Interaction Design = The design of the interaction between users and products.
Sweet, well that was easy. If you’re reading this you’re now ready to be a pro!
Just kidding, it goes a bit deeper than that, so please keep reading!
This article is my attempt to give an overview of Interaction Design with some details, but hopefully not enough to be overwhelming.
Let’s start with some basic vocab and expand from there:
- Interaction = the flow between an action and a reaction
- Design = the creation of something tangible
So, putting those together I guess we can say that Interaction Design is really the creation of a tangible flow between an action (taken by the user) and a reaction (given by the product and/or user).
Interaction Design does not have to be digital, but in most cases in the tech world it refers to software such as applications or websites.
Just like most design disciplines, the goal is to create products that enable users to achieve their objective(s) in the best way possible.
The 5 Dimensions of Interaction Design
The 5 dimensions of interaction design were pioneered by Gillian Crampton Smith and Kevin Silver.
1st Dimension — Words
- Words are interactions
- Words should be meaningful and simple enough to understand
- Words should communicate enough, but not overwhelm
2nd Dimension — Visual Representations
- Visual representations supplement words and help communicate information to users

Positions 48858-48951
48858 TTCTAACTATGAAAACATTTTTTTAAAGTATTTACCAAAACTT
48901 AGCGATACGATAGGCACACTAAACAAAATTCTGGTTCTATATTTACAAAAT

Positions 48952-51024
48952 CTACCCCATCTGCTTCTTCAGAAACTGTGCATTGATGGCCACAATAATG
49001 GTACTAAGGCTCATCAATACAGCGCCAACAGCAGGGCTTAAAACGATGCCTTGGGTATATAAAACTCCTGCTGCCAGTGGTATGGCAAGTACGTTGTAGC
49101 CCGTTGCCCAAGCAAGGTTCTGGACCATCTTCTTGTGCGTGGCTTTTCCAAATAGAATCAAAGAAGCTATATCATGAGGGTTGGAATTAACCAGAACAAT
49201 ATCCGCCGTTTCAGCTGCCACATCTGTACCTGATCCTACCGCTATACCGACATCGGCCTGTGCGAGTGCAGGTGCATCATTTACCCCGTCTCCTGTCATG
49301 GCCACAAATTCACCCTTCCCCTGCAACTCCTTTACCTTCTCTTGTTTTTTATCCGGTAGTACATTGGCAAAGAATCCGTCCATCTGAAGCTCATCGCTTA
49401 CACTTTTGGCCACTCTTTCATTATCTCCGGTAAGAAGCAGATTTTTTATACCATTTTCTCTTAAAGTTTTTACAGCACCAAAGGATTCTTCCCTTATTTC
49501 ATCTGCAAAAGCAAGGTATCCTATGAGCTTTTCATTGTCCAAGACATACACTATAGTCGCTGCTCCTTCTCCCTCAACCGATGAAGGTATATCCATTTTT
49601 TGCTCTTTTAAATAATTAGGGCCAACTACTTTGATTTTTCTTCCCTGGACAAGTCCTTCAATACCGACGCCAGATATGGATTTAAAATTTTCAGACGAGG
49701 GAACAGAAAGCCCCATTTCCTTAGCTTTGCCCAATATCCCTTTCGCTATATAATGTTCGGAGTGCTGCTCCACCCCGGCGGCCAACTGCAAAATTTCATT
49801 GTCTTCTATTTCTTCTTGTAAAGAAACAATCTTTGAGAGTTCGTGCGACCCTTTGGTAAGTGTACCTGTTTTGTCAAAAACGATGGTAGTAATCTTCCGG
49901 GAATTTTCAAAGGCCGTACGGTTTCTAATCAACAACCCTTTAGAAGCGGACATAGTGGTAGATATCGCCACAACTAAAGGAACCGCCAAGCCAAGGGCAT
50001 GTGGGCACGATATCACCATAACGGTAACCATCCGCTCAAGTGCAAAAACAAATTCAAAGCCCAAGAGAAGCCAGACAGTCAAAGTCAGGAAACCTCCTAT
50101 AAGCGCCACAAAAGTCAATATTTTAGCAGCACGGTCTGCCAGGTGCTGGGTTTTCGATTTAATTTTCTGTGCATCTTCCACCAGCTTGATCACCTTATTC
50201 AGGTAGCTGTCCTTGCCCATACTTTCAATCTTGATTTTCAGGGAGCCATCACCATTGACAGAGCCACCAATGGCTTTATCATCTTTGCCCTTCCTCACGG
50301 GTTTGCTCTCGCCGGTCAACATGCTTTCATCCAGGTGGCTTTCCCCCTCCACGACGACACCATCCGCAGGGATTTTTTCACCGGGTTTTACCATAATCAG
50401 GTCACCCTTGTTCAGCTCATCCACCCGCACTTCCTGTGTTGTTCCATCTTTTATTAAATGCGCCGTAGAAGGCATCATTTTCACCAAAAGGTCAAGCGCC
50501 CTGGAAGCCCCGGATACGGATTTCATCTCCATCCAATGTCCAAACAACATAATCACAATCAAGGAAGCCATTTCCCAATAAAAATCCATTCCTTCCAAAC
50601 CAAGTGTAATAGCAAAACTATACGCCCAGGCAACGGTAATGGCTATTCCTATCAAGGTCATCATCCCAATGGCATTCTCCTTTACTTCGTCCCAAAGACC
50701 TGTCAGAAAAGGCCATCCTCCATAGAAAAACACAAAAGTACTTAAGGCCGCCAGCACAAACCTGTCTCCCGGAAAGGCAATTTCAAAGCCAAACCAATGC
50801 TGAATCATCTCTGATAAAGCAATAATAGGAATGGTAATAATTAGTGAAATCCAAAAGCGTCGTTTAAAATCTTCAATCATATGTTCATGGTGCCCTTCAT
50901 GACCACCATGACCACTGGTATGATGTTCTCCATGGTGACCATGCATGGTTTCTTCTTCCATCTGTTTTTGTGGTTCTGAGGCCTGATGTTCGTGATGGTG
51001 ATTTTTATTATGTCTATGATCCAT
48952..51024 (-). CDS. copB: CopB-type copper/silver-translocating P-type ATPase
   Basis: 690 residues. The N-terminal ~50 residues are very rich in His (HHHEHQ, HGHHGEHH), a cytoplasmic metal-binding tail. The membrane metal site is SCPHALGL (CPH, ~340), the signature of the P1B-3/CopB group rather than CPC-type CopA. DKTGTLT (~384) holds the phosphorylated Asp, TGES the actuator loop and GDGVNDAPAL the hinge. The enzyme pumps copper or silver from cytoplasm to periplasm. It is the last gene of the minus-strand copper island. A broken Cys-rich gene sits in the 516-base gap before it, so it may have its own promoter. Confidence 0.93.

- Examples include: icons, images, and typography
3rd Dimension — Physical Objects or Space
- Physical Objects = With what tangible tool will a user interact?
Examples include: laptop touchpad, mouse + keyboard, smartphone
- Physical Space = Where is a user interacting with a product?
Examples include: using a smartphone on a train, using a computer at an office desk
4th Dimension — Time
In my opinion, time can be interpreted in a couple different ways:
- How much time will a user spend interacting with a product?
- For these interactions, can users track their progress/resume interaction at a later time?
2. Media that changes with time. It provides visual/audio feedback to interactions.
Examples include: animations, videos, sounds
5th Dimension — Behavior
- How do users interact with / operate a product?
- Also includes reactions (emotional responses/feedback) of users and the product.
- The best example I can think of since it happens to me personally is when I’m playing a game, and it freezes or shuts down in the middle of trying to move menus. It’s frustrating enough that I’ll say “why must you do this?” when it happens.
Alright, that is a quick overview of Interaction Design. This is the first article in a series that will cover 14 different topics that UX Designers should be familiar with in order to have a well-rounded knowledge base.
For more in-depth information on Interaction Design, I highly recommend you check out the Interaction Design Foundation
If you’d like to reach out and interact, feel free to connect on LinkedIn! I’m usually happy to have a conversation :)